Rapper Accused Of Knocking Emily B’s Teeth Out
Fabolous has rejected a plea deal for allegedly battering and threatening his baby mama Emily B. that would have put him in a program for first-time offenders, BOSSIP has learned.
The “Throw It In The Bag” rapper’s lawyer announced that he would take his chances at a possible trial during a hearing Thursday.
A Grand Jury will now decide the fate of the Brooklyn rapper – the first step in bringing the case to criminal court, prosecutors announced during a hearing Thursday in Bergen County Superior Court.
“This matter has been dragging since April,” the prosecutor told the judge. “It was supposed to be a PTI (pre-trial intervention) entry, but that apparently was rejected.”
Fabolous’ lawyer Brian Nearly asked that the case be withdrawn from plea negotiations, the prosecutor said a Grand Jury would review the case early next month.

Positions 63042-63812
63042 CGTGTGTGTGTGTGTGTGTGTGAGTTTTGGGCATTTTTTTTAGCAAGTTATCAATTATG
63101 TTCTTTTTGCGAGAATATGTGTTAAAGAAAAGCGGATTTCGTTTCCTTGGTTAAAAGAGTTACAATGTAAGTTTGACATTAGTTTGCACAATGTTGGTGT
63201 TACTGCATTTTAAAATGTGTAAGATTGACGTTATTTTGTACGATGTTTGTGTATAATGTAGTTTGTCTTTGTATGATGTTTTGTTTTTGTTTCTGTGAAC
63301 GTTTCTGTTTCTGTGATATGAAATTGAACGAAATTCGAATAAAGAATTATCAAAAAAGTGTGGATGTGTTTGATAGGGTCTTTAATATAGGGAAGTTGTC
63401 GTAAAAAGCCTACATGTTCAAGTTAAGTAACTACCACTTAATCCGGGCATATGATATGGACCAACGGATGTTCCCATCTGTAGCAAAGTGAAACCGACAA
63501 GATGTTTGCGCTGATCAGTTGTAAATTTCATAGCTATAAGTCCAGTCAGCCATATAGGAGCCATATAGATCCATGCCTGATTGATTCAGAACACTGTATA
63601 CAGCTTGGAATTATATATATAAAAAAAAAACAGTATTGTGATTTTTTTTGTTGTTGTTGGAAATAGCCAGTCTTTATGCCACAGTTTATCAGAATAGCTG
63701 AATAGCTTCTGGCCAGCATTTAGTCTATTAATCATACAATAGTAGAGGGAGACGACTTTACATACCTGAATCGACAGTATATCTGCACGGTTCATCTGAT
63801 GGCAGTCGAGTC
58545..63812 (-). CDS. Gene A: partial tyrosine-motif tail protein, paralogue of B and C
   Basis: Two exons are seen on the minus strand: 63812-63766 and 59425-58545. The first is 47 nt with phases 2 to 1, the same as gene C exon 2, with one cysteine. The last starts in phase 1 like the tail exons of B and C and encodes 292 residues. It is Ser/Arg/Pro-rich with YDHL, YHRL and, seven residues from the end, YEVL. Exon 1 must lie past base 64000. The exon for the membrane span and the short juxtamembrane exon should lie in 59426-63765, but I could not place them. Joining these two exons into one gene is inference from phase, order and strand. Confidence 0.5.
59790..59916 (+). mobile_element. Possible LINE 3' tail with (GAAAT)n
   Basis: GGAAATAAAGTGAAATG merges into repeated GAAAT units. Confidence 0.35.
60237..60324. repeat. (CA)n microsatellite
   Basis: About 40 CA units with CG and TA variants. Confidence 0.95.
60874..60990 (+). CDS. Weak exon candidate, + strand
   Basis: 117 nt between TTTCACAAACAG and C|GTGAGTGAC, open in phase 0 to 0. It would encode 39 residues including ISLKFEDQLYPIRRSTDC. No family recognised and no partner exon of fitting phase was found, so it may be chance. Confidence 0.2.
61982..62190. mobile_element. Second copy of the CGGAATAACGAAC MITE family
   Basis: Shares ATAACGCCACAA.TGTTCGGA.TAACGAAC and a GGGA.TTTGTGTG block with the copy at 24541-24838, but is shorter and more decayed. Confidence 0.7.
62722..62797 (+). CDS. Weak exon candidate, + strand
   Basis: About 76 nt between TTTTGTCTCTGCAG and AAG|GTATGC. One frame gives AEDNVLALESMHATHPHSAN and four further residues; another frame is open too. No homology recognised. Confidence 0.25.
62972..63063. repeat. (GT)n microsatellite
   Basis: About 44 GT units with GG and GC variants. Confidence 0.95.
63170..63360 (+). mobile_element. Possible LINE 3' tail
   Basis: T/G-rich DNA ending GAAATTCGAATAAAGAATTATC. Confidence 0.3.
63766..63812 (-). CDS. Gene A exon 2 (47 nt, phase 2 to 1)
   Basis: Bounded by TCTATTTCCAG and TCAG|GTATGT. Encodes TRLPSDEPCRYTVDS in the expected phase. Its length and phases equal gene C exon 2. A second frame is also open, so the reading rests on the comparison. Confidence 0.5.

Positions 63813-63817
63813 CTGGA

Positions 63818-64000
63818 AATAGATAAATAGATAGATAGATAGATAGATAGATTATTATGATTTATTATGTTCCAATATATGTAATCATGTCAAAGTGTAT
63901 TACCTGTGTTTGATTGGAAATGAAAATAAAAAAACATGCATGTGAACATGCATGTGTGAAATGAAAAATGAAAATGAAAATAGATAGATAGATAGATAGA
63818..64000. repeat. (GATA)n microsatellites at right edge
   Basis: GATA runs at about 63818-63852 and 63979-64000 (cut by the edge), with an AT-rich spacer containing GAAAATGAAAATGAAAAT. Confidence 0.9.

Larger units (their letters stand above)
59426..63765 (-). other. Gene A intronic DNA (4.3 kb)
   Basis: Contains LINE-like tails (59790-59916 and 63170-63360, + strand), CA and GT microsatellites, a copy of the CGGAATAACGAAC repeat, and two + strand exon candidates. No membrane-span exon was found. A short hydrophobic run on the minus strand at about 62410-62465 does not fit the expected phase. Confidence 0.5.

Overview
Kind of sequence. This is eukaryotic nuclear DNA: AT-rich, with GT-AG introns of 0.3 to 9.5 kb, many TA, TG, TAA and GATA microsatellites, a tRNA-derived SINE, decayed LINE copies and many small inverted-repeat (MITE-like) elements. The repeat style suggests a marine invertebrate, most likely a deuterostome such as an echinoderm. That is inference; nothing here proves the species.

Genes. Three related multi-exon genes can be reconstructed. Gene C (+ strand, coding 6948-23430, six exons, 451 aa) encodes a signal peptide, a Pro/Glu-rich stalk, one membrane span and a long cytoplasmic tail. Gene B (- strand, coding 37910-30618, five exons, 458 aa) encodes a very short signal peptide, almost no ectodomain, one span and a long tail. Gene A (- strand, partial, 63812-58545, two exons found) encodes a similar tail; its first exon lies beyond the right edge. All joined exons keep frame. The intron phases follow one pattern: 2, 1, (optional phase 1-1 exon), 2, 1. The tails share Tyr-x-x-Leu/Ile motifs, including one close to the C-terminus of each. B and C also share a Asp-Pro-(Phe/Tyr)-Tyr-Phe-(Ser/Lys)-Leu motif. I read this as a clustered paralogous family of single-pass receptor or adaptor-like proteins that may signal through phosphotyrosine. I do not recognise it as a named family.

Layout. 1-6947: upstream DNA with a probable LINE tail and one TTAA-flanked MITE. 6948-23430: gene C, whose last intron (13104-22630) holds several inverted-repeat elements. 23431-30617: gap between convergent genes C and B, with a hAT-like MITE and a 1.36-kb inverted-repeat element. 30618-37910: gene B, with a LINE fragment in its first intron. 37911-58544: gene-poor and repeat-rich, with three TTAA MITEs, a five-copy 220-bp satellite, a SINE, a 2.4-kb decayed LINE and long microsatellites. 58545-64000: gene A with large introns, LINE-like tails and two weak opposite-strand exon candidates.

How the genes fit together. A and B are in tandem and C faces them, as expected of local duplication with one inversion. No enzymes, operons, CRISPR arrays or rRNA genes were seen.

Fab, who was born John Jackson, was accompanied by Emily B.’s daughter, Taina, and a bodyguard, did not speak during the hearing.
Had Fab taken the deal, he would have had his charges dismissed once he completed the pre-trial intervention program, which would run between six months and a couple years, and possibly have his charges expunged.
Earlier this year, Emily B. accused Fabolous of threatening to kill her and punching her seven times in the head, injuring her so severely that two of her teeth had to be medically removed, according to the criminal complaint. Fab was charged with aggravated assault on a domestic violence victim and making terroristic threats and faced several years in prison if he was convicted.
However both he and Emily have since reconciled, and she even accompanied her man to one of his court dates for allegedly battering her. They’ve also posted several loved up shots of themselves and their family on social media.
Outside court, Neary told us that he was confident that the case would not go to trial, but said it was the prosecutor’s prerogative to put Fabolous’ case in front of the Grand Jury.
“It won’t necessarily go to the Grand Jury,” Neary said. “It’s procedural.”